49CD18F0-967B-D704-2C157F2B1191632C
788A9C9C-E2DD-25DB-34DAB4EDCA06263B
Amanda Pooler Photograph

Journals

Office of Admission
800-843-2655
315-859-4457 (fax)

Thesis Season

April 30, 2008   As an English major, I am blessed with not having to do a thesis. Some English majors are invited to pursue an honors thesis in English, but I decided not to write one. That's probably one of the best decisions I've ever made in my life.

For the past few months, my friends have talked increasingly about their theses. Murph is writing a psych thesis on how freshman adjust when they go away to college. Jack is writing about the YouTube phenomenon for government. Dan is writing about some crazy compounds found in insect development (it's for biochemistry, don't ask me).

Although I do not have a thesis of my own, I've been thoroughly immersed in the thesis season. Erin, my roommate, spent the past month manically finishing her sculptures for the senior art show. The week before the show, I spent several hours in the middle of the night gluing leaves onto burlap. Erin, our aspiring artist, was making replicas of leaf forts she built as a child. She dipped thousands of individual leaves into hot bees wax to preserve them. She then built wooden frames for the forts and covered them with burlap. The final process? Getting as many friends as possible to glue the leaves in place. Now, I pass her sculpture every day, proud of the small part I had in its creation. Truthfully, I think it's the coolest piece in the Senior Art Show.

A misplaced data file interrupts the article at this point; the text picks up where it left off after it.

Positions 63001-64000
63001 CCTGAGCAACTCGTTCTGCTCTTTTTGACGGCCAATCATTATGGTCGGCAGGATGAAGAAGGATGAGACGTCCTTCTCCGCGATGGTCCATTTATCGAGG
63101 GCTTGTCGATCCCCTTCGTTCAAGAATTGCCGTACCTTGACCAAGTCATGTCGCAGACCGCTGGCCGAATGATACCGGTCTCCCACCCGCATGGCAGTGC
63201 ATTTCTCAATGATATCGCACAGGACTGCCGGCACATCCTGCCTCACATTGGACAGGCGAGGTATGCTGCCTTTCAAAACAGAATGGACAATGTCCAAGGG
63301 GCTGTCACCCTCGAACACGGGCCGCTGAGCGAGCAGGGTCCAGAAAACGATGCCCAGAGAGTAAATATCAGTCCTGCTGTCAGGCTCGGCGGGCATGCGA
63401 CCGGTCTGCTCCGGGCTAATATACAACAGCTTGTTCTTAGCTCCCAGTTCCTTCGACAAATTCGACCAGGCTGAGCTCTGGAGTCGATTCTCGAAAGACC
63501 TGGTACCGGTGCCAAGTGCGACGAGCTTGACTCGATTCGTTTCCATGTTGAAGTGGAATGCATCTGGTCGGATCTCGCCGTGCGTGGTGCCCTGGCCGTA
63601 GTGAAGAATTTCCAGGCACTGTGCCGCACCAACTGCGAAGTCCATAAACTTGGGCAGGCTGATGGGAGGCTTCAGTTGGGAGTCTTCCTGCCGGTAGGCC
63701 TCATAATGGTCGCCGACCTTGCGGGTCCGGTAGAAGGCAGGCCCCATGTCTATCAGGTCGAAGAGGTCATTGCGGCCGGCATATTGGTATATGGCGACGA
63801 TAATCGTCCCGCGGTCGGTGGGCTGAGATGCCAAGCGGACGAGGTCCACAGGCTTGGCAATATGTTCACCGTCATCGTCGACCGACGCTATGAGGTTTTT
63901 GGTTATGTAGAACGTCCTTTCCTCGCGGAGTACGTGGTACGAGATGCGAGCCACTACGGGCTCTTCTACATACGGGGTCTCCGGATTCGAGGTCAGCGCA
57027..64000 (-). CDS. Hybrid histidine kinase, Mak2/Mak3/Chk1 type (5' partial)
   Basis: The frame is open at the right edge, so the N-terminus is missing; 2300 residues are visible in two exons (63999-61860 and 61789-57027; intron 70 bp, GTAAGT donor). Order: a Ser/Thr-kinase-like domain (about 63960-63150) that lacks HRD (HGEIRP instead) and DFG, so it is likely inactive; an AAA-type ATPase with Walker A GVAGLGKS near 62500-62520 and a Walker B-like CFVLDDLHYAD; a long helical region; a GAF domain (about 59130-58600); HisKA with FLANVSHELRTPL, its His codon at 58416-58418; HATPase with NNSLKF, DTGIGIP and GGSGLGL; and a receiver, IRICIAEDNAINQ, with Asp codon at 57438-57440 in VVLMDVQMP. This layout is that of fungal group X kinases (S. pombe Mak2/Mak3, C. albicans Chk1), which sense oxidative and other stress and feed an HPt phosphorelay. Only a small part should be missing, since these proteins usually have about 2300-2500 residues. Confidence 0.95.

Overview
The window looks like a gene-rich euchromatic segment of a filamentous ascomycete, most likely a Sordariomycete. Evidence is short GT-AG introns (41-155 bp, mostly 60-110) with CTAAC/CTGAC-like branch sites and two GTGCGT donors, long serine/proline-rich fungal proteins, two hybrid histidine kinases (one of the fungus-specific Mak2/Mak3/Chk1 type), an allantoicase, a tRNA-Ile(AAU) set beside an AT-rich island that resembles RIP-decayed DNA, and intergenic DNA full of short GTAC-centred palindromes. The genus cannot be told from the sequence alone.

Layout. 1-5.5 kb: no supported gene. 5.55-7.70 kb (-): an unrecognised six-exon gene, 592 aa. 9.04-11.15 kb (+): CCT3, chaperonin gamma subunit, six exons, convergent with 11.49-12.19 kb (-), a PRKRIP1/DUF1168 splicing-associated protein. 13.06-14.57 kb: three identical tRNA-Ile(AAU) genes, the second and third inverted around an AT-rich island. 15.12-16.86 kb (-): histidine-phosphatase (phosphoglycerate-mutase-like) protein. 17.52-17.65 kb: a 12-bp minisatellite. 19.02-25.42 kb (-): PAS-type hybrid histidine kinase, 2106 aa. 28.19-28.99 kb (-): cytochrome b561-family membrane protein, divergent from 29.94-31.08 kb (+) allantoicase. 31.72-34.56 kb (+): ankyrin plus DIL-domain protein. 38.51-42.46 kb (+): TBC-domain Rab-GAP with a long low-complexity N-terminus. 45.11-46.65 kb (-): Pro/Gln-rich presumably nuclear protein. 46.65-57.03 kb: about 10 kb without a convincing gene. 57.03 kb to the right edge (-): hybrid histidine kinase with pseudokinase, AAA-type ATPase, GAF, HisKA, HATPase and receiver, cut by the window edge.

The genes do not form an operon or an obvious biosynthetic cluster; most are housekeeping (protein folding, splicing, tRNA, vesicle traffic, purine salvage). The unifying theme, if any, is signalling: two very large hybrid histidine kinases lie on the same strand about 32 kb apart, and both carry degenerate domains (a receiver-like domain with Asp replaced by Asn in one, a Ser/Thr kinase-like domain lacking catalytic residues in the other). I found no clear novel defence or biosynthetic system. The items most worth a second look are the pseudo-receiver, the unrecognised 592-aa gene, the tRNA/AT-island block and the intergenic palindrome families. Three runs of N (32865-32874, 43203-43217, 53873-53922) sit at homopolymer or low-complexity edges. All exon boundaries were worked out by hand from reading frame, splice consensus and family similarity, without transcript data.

But that's not the only part I've had in theses. Liz, another roommate, is a sociology major. Because I don't have too much work to do in comparison, and because I'm an English major, I've been proofreading her thesis for her. Her research is on how students express themselves through their dorm room decorations. It's really interesting, and actually made me think a lot about my own room decorations.

Obviously, at any senior lunch table, the word "thesis" is said several times each meal. Now that it's almost May, people are really cranking out their work. However, everyone has also been really supportive of each other. I was disappointed when I missed Murph's psych thesis last night. Tonight, Dan was supposed to begin his thesis presentation at 7:20. I got there right on time, and there was a group of five of our friends waiting to go inside to hear his presentation. When we went inside, several more of our close friends were already there. Dan looked nervous in a shirt and a tie, and he was clutching his index cards for dear life. Although I didn't understand a word of his biochemistry jargon — I have no idea what "blasting" means for example — I was very impressed by how professional he sounded. For the first time it dawned on me. Dan is going to be a doctor. He's talked about MCATs and med schools before, but I never really thought of him in the medical realm. Now that I've seen him in his element, I feel like I understand him better as a friend.

It will be really interesting to see where everyone ends up in their future careers, though I doubt many of them will ever use their theses. As for me, I'm happy with a normal workload in my final semester. Helping out and supporting my friends has been quite enough of a thesis season for me.